516 October Council, Star Chamber, and Privy Council under the Tudors II. THE STAB CHAMBER IN the last number of this Review an attempt was made to indicate the nature of the king's council in Tudor times before its clear differentiation into privy council and council in the star chamber. We have now to continue the history of the parent stem and to discuss the personnel, organization, and functions of the council in the star chamber. The delimitation of the two councils, which had a common origin and continued to have much that was common in personnel and in function, is, however, so difficult that it is advisable to begin with the simplest elements in the problem and to point out that primarily the phrase star chamber indicates neither a council nor a court, but simply a building. Chamber itself is misleading ; for while we now talk about a house containing several chambers, it was possible in the sixteenth century to talk about a chamber containing several houses, and the star chamber was a three-story building with at least three rooms and a kitchen in it before the end of the Tudor period. 1 There was the large room generally indicated by the words star chamber when used alone ; there was the inner- star chamber ; and there was a third room on the east side over- looking the river, in which suitors could wait and distinguished visitors like Henrietta Maria could watch the course of proceed- ings. 2 When the council sat as the court of star chamber it 1 See the views in J. T. Smith's Antiquities of Westminster (1807) reproduced in Hawarde's Star Chamber Cases, ed. Baildon (1894). 2 Hawarde, p. 39 : ' It was also ordered by the Lord Keeper that the empty room at the east side of the court of late enclosed with a door shall be reserved for men of good account in the country and for gentlemen towards the law, and shall not be plagued with base fellows and women or other suitors, as it has been ' (13 February 1595/6) ; and ibid. p. 250 (20 November 1605), ' The plaintiff objected against this order two otherorders(one taken in the Inner Star Chamber and the other at the Lord Chancellor's house) which countermanded that order. But the Lord Chancellor disallowed them, and said to the practisers that they pick their clients' purses by these house and chamber orders ; " for " said he " you are all honest gentlemen, but I believe never a word you say when you move me at my house or in the chamber " ; and as it was said by the Attorney-General, " I find," said he, " that God doth assist the judge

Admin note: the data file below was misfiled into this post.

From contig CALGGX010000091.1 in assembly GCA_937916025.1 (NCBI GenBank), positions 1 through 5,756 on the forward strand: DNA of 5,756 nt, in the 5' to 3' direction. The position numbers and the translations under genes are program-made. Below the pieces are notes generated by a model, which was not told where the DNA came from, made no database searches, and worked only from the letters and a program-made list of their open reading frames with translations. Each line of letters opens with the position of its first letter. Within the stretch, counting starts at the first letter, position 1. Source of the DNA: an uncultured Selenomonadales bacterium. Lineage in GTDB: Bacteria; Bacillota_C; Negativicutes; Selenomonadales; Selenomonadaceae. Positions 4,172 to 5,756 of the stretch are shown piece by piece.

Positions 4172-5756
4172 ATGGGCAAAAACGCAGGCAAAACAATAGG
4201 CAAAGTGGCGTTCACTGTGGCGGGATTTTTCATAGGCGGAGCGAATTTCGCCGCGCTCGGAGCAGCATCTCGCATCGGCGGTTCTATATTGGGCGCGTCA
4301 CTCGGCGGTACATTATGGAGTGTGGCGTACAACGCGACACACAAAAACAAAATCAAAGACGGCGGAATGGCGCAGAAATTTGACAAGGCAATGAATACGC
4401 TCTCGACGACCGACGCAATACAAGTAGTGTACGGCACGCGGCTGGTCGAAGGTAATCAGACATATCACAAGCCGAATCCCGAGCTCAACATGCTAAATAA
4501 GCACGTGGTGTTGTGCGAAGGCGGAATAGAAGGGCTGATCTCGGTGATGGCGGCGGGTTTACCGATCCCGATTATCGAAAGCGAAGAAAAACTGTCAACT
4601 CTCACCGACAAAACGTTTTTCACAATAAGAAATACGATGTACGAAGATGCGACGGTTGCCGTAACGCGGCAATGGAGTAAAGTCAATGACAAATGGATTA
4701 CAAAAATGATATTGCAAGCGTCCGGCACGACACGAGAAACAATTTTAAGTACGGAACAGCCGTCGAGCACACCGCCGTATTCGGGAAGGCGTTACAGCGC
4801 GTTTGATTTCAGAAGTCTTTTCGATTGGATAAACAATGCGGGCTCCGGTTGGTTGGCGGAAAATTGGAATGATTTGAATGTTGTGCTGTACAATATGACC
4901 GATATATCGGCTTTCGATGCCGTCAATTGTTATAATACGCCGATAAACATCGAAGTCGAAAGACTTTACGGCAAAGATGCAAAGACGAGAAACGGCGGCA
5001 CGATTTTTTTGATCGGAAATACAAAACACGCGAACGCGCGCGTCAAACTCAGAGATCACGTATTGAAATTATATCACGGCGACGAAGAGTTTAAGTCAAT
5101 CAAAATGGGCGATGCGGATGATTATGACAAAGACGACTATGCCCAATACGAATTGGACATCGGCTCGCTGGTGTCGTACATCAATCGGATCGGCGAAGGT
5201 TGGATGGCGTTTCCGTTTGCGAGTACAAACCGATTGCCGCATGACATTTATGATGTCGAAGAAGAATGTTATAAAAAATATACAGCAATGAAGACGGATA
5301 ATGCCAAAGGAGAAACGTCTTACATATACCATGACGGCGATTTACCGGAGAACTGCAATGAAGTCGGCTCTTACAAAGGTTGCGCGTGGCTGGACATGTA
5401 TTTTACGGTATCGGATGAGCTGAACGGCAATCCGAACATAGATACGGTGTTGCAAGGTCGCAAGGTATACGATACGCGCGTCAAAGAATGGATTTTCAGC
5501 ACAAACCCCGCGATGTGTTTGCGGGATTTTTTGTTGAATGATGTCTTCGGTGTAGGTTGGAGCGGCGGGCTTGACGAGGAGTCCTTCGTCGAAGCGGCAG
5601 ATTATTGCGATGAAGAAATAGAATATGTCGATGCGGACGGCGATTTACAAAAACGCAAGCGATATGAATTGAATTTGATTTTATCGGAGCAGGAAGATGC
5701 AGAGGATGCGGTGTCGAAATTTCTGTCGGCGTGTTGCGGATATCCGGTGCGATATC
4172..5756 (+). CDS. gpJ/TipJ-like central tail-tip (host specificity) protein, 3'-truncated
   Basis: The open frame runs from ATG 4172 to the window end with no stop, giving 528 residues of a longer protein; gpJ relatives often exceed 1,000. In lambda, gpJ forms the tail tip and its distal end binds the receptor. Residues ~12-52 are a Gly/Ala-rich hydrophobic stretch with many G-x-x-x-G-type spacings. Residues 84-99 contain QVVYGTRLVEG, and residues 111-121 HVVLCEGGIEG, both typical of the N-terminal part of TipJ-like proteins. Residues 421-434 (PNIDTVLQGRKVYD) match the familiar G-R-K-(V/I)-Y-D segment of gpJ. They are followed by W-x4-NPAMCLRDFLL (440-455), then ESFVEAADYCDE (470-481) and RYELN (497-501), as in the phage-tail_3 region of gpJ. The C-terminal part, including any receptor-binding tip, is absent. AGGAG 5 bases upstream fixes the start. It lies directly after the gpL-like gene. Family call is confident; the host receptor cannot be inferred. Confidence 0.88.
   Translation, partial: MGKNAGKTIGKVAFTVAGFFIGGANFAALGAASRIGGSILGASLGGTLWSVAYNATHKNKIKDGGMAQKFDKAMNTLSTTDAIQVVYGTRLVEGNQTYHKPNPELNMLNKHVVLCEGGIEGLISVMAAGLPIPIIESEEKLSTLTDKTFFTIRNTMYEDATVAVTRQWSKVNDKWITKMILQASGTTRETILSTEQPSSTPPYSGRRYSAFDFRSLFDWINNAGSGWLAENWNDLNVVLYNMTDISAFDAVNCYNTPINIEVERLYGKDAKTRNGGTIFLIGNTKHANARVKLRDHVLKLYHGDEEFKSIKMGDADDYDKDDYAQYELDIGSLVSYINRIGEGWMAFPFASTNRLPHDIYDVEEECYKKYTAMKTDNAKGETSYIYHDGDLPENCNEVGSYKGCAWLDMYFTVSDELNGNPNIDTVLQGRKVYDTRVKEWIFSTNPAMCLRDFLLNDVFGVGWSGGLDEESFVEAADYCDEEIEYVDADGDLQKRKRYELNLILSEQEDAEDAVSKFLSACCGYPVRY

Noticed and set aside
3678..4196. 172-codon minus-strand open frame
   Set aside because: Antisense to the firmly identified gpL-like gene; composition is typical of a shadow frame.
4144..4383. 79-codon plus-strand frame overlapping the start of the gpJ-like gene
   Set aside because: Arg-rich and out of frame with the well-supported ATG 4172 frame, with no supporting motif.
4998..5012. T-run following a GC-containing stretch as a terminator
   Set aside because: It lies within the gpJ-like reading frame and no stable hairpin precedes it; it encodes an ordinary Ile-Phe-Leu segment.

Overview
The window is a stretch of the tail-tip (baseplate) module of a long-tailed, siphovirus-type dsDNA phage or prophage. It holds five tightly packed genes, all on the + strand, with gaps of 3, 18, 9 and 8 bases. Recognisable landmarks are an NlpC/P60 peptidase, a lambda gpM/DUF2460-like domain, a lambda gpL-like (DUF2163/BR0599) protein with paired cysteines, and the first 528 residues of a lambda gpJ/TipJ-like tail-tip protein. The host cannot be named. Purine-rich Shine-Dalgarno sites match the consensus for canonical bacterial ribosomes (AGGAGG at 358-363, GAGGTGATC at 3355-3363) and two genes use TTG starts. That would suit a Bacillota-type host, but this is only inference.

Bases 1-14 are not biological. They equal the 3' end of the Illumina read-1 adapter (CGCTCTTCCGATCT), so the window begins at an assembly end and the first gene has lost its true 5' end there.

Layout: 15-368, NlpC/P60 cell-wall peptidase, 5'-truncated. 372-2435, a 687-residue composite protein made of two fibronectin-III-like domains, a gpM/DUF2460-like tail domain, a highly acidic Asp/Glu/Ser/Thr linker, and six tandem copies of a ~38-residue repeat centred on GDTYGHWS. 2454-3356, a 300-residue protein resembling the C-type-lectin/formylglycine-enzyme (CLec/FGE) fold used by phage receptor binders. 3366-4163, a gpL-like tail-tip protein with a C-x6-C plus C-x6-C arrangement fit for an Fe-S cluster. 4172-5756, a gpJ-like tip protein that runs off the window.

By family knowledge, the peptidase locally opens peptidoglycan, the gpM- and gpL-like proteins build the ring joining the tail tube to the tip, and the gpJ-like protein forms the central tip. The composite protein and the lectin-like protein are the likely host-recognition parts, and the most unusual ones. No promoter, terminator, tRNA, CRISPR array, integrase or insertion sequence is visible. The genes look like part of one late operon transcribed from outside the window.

Page:English Historical Review Volume 37.djvu/524
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